The second critical component in KK’s sketch kit is a small jar of Chinese ink, which he said is water-soluble but dries permanently so that watercolor washes could be applied on top. I wasn’t able to find anything called “Chinese ink” at the art supply stores I looked in, so I tried sumi ink, which I happened to have a huge bottle of and which I assumed to be the Japanese version of Chinese ink (after all, Japanese sumi-e is adapted from traditional Chinese painting techniques). Sumi ink turned out to be less intensely black compared to KK’s ink and seemed to have a thinner consistency. I kept digging through my vast bins of art supplies and pulled out a bottle of India ink most recently used in Steve Reddy’s workshop. Closer to KK’s ink in consistency and intensity as well as being waterproof when dry, India ink is now my ink of choice when twig-sketching.
Other than the magic of watching KK’s sketching demo itself, the single-most-important tip I learned from his presentation was how to set up the ink jar. He places a couple of squares of ordinary medical gauze in the bottom of a small jar and then pours in enough ink to saturate the gauze – but not much more than that. (Later at home, I tried both cotton balls and cosmetic squares, which I happened to have on hand, but neither worked as well as gauze.)
This setup has two benefits: The most important to KK is that the gauze allows only a small amount of ink to transfer to the twig, which gives his sketches the “dry,” highly textured and highly expressive look that he is known for. The second benefit is important to any urban sketcher: If you accidentally tip the jar over, you might spill a drop or two (or not at all), but it won’t be the huge disaster an overturned bottle of ink could be.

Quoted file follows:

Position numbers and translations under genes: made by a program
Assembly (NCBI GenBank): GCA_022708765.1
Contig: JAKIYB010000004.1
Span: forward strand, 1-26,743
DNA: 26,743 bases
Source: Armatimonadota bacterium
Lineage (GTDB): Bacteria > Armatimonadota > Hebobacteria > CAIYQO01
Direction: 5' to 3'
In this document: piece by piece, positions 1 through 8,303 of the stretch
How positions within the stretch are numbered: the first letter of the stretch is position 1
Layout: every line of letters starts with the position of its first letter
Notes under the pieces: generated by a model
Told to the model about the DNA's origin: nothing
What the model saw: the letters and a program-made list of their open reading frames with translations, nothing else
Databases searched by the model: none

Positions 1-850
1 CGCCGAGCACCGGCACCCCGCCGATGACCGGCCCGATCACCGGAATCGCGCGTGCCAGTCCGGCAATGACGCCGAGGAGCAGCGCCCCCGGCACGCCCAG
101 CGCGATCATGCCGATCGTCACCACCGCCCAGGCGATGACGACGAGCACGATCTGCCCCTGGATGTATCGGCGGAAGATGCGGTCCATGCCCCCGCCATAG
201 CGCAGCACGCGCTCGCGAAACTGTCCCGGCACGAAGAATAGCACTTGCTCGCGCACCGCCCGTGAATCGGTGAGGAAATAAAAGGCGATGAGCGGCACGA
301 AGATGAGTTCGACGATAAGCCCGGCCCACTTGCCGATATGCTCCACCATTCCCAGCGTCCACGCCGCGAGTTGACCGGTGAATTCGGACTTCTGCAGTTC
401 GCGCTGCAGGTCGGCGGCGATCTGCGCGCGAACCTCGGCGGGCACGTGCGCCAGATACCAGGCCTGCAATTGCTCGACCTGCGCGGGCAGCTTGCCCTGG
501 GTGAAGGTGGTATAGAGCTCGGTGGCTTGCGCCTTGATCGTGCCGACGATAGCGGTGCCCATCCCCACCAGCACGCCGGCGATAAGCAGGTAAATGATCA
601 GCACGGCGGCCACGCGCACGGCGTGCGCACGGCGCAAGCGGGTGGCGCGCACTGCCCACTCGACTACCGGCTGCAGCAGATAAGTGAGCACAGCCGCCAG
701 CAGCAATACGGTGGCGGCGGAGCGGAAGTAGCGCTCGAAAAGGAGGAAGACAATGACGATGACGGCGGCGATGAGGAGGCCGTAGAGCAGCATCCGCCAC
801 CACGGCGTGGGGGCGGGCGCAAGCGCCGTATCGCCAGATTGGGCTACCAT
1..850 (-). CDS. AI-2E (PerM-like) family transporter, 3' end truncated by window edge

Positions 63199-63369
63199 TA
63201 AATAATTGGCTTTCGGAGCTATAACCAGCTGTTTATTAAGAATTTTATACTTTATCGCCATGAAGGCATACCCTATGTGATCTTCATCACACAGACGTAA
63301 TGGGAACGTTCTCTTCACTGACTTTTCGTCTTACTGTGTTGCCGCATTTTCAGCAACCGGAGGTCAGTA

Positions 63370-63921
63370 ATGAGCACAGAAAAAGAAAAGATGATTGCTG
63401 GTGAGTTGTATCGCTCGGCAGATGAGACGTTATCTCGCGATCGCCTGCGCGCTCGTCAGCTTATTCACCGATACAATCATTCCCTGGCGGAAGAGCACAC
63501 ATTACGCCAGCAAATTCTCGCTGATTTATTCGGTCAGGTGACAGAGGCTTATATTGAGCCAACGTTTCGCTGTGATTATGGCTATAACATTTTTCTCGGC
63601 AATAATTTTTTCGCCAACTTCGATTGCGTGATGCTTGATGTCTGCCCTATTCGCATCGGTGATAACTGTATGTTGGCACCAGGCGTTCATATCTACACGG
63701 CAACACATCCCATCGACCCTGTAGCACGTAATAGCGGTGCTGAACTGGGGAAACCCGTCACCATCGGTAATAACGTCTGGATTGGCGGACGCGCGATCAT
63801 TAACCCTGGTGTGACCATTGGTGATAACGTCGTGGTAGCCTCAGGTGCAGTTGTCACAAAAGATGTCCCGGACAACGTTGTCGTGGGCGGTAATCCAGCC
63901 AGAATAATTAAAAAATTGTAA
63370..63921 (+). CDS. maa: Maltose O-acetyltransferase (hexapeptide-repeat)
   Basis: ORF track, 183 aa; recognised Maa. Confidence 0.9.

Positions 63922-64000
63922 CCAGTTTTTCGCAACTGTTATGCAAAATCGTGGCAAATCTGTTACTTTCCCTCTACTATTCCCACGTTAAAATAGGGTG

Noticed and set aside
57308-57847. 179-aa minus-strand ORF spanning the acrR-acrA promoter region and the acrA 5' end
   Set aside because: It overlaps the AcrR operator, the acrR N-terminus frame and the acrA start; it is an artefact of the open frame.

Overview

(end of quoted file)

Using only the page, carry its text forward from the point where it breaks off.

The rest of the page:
|Ink bottle attached to a ruler with Velcro. The ruler is attached|
to my Stefano sketchbook cover with a binder clip.
My personal modification to KK’s brilliant ink jar setup is that I adhered a small piece of Velcro to the bottom of the jar so that it can be attached directly to my “Stefano” sketchbook cover, just like my watercolor paint box can. It’s a critical modification if you often sketch standing up the way I do, or if you just want a handy place to put your ink.
Simple tools and setup, eh? Well, as I mentioned in my post in which I channeled my inner KK in an attempt to summon the same magical powers he possesses when he wields a twig, I learned that there’s nothing magical about the twig itself – it’s all in the hand holding the twig. So far, my channeling hasn’t resulted in getting that magical hand for myself. But in the few weeks I’ve been twig sketching, I’ve learned a couple of things I’ll pass along here:
- If you cut the twig end with a flat, italic-like “nib,” you can use the narrow end for fine lines, the flat end for wider lines and turn it within a line stroke to get a calligraphy-like thick-and-thin line. (So far, I’ve only succeeded sporadically, but that’s the theory!)
- The twig can hold only a very small amount of ink, so you’ll be dipping into the jar constantly.
- When you first touch the twig “nib” onto the paper after dipping, that’s where the darkest blob of ink will be, so plan accordingly: Use that first stroke to apply the darkest-value areas.
- After that first blob, the twig will be scratchy and dry, so that’s a good opportunity to hatch in texture and medium-value areas.
- Forget about “control”; twig sketching is all about letting go. (Ah, such a Zen technique!)
- Forget about detail; twig sketching is all about large shapes and values. It’s closer to painting than drawing.